Rural and urban dialects in contact in Jordan: the case of [tʃ] de-affrication in the rural dialect of Irbid suburbs
Degree GrantorUniversity of Canterbury
Degree NameMaster of Arts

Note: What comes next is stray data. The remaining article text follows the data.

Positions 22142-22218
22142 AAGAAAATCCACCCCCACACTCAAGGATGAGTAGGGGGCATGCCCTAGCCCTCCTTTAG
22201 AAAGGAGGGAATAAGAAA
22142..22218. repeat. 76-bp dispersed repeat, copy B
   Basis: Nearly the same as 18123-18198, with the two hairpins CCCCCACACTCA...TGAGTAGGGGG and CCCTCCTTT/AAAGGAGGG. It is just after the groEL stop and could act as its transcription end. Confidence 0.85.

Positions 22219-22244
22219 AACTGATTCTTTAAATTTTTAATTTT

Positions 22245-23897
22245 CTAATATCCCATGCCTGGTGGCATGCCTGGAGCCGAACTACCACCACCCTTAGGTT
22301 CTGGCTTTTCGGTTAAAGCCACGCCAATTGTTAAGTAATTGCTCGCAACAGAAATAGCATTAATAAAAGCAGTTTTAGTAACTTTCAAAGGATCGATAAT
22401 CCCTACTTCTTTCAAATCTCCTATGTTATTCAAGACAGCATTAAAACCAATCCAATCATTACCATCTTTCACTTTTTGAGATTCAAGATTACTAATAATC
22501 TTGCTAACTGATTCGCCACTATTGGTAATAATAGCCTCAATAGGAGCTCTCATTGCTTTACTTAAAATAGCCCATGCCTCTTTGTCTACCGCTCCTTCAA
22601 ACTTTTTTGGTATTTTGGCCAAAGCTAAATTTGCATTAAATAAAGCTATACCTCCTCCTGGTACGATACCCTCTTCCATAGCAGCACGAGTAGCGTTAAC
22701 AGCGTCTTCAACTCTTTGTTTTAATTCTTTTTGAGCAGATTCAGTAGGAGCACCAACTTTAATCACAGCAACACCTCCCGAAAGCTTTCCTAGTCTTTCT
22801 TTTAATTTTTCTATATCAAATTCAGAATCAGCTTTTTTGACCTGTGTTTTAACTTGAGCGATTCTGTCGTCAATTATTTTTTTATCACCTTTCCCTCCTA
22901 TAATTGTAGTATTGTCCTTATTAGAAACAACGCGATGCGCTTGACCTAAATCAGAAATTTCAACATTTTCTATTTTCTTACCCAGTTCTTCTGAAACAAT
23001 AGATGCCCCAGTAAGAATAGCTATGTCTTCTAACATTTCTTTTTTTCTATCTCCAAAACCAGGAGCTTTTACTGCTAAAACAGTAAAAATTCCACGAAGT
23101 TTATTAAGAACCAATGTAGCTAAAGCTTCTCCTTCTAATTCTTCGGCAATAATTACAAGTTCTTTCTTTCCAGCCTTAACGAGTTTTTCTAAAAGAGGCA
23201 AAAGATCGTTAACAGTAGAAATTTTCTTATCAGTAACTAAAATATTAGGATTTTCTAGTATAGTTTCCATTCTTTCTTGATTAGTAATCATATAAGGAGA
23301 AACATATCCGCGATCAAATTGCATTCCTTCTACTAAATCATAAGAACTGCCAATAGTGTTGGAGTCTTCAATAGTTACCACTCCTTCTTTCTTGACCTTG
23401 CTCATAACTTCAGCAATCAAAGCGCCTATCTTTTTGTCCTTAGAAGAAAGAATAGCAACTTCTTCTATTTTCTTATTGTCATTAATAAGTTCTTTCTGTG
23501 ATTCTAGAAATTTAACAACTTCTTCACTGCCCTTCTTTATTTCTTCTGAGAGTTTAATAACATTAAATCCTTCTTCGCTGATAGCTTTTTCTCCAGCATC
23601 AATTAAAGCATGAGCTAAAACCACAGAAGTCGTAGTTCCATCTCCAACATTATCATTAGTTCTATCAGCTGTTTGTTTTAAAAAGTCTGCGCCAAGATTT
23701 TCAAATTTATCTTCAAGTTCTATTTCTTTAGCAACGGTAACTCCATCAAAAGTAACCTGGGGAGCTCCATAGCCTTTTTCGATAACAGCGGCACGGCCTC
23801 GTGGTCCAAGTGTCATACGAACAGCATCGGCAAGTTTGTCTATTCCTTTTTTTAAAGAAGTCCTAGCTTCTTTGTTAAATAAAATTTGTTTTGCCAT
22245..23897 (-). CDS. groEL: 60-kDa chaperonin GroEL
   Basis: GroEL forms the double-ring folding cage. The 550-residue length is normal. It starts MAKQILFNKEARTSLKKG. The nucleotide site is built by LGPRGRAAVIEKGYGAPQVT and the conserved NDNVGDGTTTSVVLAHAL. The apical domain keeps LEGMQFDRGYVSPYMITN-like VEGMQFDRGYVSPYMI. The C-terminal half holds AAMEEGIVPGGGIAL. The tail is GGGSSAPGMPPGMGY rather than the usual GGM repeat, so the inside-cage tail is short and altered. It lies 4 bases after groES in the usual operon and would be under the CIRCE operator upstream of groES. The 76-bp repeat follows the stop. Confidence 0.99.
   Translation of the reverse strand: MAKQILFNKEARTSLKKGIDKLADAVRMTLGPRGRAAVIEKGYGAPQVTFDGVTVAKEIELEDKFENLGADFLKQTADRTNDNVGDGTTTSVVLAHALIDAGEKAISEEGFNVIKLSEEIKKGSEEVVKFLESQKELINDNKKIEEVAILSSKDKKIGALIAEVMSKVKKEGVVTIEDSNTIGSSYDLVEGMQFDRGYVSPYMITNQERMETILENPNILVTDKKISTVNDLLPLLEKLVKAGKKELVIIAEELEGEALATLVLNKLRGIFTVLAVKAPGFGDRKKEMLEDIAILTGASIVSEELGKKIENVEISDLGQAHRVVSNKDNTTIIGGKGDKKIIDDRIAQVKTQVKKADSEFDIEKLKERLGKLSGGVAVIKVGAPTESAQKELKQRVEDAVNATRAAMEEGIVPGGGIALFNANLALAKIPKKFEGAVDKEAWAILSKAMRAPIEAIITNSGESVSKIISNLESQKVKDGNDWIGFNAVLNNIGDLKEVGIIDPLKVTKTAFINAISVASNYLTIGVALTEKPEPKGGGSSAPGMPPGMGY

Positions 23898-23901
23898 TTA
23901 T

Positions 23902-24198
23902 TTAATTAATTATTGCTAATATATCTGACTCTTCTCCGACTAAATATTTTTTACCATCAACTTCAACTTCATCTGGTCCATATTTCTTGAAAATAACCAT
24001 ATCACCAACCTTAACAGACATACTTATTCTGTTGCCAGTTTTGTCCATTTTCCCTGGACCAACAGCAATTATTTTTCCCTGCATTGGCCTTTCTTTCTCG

This thesis investigated the effect of phonological and social factors (age, education, word style and phonological environment) on the variation patterns of [tʃ] variant for 24 speakers of rural Jordanian Arabic in suburban Irbid. The findings from the recordings of the participants, which revealed a strong positive tendency toward the use of the marked variant [tʃ] which is an allophone of /k/, were attributed to the largely positive attitudes of the rural speakers toward their dialect as the questionnaire distributed to them demonstrated. The results did not reveal significant variation among the three different age groups (youth, middle-age, and elderly) or education levels (educated and uneducated) though style was slightly significant as the speakers tended to use the supralocal form [k] in favor of the localized variant [tʃ] in naming pictures test versus spontaneous speech or dialogue. Though there was no strong statistical interaction between the independent variables mentioned above, the findings of the study are indicative of the leveling process that was expected to occur in the marked variant of the rural local dialect in Jordan because of dialect contact with the supralocal urban variety. Despite the accelerated socioeconomic changes that have arisen in Jordan in the last few decades, it seems these changes had little impact on the rural speakers in the suburbs of major cities in Jordan.